Mobile phones, along with other forms of information and communication technology such as Radio, TV, and Internet are playing great role in awareness campaigns regarding health and hygiene. Radio broadcast in particular, is assisting in terms of communicating important information related to the prevention and basic treatment of diseases can also be transmitted. Advancements in medical technology are helping great deal to cure diseases that were incurable earlier in a much more cost effective manner. One example of such a major breakthrough is the development of oral rehydration therapy (ORT) that is much more cost effective in treatment of Diarrhea. The development of this technology by International Centre for Diarrhea Disease Research (ICDDR) in Bangladesh has greatly reduced the number of deaths due to dehydration across the world. Diagnostic technologies such as radiology and pathology are helping to diagnose diseases in a much more accurate manner whereas the computerization of patient’ record in hospitals is assisting the health care providers to provide better diagnoses and treatment of patients. However, most of these advanced technologies are concentrated in urban areas, districts headquarters hospitals and tertiary care centers. They have yet to be expanded to rural areas whereas majority of the South Asian population particularly that of the poor reside.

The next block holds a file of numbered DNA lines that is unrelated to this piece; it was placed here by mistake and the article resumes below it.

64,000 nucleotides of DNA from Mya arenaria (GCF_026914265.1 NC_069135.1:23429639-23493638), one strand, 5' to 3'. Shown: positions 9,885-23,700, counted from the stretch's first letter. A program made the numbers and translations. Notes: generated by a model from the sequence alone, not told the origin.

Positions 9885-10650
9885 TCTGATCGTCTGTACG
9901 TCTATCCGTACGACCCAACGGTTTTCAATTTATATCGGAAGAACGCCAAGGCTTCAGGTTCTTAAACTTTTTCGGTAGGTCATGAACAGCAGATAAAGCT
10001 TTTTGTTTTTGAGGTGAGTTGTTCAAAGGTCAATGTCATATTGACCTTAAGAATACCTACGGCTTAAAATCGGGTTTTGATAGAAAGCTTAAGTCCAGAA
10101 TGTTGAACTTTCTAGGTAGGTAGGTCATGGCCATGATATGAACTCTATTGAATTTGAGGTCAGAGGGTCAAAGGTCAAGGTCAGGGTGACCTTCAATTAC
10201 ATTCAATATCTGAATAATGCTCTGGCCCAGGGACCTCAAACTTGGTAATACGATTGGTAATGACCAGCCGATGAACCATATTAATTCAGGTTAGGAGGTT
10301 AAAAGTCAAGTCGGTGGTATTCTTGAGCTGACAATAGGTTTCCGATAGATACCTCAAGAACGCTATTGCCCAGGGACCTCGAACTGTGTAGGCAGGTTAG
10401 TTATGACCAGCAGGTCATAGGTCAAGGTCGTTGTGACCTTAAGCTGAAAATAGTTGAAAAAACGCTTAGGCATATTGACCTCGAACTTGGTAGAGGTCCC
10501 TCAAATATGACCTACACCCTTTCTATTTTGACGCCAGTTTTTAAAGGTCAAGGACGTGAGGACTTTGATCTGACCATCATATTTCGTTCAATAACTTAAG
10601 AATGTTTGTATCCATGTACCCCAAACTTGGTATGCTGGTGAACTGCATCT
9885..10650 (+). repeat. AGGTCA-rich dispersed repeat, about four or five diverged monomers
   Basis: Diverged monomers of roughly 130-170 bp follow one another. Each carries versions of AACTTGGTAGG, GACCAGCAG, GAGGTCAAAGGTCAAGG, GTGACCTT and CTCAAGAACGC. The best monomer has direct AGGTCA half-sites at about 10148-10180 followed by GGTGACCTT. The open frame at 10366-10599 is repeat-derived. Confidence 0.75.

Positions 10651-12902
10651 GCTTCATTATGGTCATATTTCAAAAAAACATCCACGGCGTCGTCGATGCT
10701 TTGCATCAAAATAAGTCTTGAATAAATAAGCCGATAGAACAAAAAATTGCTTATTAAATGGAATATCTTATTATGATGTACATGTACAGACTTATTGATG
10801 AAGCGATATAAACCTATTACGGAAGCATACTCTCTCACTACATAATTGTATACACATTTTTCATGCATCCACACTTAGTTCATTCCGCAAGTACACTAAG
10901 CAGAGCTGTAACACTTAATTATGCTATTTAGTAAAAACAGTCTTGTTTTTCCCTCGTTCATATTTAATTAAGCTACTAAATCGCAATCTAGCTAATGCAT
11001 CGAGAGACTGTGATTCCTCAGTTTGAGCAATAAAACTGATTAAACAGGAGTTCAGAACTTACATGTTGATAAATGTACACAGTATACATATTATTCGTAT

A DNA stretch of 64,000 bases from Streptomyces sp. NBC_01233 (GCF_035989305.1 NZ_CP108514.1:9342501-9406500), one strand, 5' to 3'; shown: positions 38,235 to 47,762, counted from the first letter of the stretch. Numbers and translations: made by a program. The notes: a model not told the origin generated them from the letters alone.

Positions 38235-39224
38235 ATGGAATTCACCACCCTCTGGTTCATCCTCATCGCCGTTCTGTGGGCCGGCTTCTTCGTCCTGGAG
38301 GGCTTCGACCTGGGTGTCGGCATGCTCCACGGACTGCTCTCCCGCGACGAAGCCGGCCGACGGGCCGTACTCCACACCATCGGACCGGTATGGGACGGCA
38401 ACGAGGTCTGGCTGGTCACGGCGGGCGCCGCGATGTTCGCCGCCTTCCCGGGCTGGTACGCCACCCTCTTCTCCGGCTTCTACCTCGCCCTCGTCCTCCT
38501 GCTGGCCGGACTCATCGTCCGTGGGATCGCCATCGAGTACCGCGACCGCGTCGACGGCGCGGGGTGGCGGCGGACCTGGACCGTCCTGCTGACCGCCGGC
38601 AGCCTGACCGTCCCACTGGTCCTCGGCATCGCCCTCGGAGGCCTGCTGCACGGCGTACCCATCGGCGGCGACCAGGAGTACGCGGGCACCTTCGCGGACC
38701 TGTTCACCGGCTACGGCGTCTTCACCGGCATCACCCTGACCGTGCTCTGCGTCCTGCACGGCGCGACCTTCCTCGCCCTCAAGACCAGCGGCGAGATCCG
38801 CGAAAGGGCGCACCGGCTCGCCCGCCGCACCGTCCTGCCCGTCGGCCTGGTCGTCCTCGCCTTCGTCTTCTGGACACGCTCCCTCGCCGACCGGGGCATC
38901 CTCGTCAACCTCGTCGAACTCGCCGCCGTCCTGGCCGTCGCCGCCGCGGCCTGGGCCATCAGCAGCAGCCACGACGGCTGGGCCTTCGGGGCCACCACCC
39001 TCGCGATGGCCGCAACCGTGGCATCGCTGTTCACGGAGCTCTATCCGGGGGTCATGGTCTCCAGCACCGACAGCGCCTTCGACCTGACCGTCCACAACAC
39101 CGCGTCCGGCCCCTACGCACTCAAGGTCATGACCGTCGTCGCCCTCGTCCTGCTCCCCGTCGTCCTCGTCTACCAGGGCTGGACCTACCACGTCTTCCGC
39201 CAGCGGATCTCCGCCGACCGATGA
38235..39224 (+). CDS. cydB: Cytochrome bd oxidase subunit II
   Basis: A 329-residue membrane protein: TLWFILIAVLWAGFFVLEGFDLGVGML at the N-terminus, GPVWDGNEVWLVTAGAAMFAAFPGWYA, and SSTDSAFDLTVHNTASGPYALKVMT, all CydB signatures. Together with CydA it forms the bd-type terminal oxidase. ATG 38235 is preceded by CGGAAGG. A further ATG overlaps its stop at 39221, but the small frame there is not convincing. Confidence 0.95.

The adoption of the technology in agriculture sector has a greatly potential to reduce poverty directly by raising the wages of the labor involved agriculture and indirectly by reducing food prices. South Asia has shown remarkable gains in agricultural yields during 1960s-80s due to the adoption of green revolution. However, during the past one decade, agricultural yield particularly for food crops have either become stagnant or very low. Moreover there are many lagging regions which have not exploited their full agricultural potential and in some parts, the gap between the actual yield and those attainable for their agro-ecological endowments is significant. Agricultural research and development is the key to technological progress in agriculture. However mostly South Asian countries continue to under invest in this sector and private sector involvement remains extremely low as compared to the developed world.